When Over the Rhine released their sparsely produced, largely acoustic independent effort Good Dog Bad Dog in 1996, they had not yet given up on their plans to record a more elaborate version of the album. In the end, the group decided that the "home recordings" approach was appropriate for that collection of songs, but when they finally issued a major label follow-up five years later, it was almost as if they were making up for lost time. The appropriately titled Films for Radio has a broad, cinematic scope that makes it the band's most ambitious and lavishly produced record to date. Fans who were introduced to the band through Good Dog may have expected Films to be an intimate arthouse drama, but it proves instead to be something of a slick and unusually intelligent summer blockbuster. The album contains Over the Rhine's first experiments with synthesizers and drum loops, melding edgy special effects into a distinctive art pop brew that continues to be cemented by artfully elliptical lyrics and some of the most engaging melodies in adult alternative music. The synth pop opener "The World Can Wait," for example, sounds like a theme song for a James Bond movie. "The Body Is a Stairway of Skin" is something like Bjork-influenced trip-hop. There is even an energetic Duran Duran-like cover of a Dido tune ("Give Me Strength"). All of that style sometimes overwhelms the substance of the group's unusually substantive songwriting. And perhaps because the album consists of a jumble of material written over a five-year respite from recording, Films for Radio lacks the cohesiveness of its predecessor. Some songs, like the rootsy "Little Blue River" and the Beatles-esque "Goodbye," are a little out of place in the glossy surroundings. Others, like the radio-friendly "Moth," have been dressed in high-tech arrangements that seem a bit strained when compared to earlier, more relaxed performances. The album may be less satisfying for diehard fans than for newcomers who are just discovering the band's exquisitely crafted lit pop sound.
Performance CreditsOver the Rhine Primary Artist
Dave Perkins Guitar,Electric Guitar
Mickey Raphael Harmonica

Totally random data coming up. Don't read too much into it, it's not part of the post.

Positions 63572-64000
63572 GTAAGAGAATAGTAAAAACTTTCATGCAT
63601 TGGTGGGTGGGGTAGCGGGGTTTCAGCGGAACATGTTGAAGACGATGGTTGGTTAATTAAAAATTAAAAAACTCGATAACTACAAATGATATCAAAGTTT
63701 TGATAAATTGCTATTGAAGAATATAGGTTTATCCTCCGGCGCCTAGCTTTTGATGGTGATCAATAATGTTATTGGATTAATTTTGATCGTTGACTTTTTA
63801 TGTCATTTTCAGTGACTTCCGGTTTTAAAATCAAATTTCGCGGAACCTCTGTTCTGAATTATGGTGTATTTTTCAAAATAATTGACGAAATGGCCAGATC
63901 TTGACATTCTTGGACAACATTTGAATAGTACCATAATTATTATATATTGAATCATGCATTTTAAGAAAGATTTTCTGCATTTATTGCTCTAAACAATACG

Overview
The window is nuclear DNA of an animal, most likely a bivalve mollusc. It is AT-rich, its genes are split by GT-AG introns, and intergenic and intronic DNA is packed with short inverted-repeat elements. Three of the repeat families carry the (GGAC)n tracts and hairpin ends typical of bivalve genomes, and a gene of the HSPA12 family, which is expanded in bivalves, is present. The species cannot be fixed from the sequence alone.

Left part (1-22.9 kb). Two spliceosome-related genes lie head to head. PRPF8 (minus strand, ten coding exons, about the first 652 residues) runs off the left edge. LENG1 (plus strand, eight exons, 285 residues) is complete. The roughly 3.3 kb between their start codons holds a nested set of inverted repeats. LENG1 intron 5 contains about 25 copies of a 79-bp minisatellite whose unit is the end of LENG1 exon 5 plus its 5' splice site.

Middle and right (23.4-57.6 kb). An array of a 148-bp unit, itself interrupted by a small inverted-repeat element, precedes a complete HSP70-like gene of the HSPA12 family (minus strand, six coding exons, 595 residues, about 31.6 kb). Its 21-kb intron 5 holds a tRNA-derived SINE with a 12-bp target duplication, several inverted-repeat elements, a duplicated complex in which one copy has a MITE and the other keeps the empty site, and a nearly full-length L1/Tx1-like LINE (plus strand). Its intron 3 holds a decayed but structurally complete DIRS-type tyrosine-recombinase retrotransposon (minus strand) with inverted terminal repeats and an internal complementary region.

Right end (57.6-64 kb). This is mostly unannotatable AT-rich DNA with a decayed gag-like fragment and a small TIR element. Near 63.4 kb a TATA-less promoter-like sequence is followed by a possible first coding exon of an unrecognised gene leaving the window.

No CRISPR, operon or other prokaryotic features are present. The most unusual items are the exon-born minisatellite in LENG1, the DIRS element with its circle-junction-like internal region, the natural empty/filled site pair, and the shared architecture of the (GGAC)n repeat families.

John Catchings Cello
David Davidson Violin
Linford Detweiler Organ,Acoustic Guitar,Piano,Hammond Organ,Electric Piano,Drum Loop
Don Heffington Percussion,Drums
Byron House Bass
Michael Timmins Electric Guitar
Kristin Wilkinson Viola
Pascal Gabriel Keyboards,Loops
Michael Aukofer Dulcimer,Hammered Dulcimer
Terri Templeton Vocal Harmony
Jack Henderson Electric Guitar,12-string Guitar,Lap Steel Guitar
Karen Bergquist Piano,Vocals
Technical CreditsDave Perkins Producer,Engineer
Linford Detweiler Producer,Engineer,Liner Notes,Art Direction,Cello Arrangement
Pascal Gabriel Programming
Michael Wilson Art Direction
Owen Brock Art Direction
Karen Bergquist Composer
Most Helpful Customer Reviews
I disagree with the author of the ''B-grade film'' review. For those who know and love OTR, and have been waiting for 5 years or so for their honest-to-goodness follow-up to Good Dog Bad Dog, probably anything would be seen as disappointment to some. Staying in the stripped-down mode of GDBD might be seen as a lack of risk-taking; taking advantage of the studio in a more Eve-like fashion might be seen as compromising their ideals. For a band as serious and above-the-fray, the latter is a bigger risk, but one the band has taken. Successfully. Yes, there are drum loops on some songs. In about half the numbers the canvas is broader than anything the band has previously recorded. Do not be fooled, though - there are still moments of great delicacy and intimacy. And the band has hardly sold out. My feeling upon listening is that of a summing up, a taking stock of the past - as well as a careful eye to the future. In some ways this album marries the studio polish of Eve to the mature, more introspective songs of GDBD, while simultaneously posing the question of where the band goes from here. OTR is now simply Karin and Linford, with whatever collaborators they choose to take on. What does this mean for the band? Films For Radio does not necessarily answer the question, but there is a feeling of new areas being charted, new territory mapped. Suffice it to say that any longtime OTR fan will find themselves both cheered and disappointed but different aspects of the album, depending on what they were hoping for. But any OTR fan would be a fool to deny themselves the pleasures of the best songs here. Karin's best singing yet. Some songs that stand up as well as anything in their catalog. Heck, it's a new OTR album! Why haven't you bought it yet?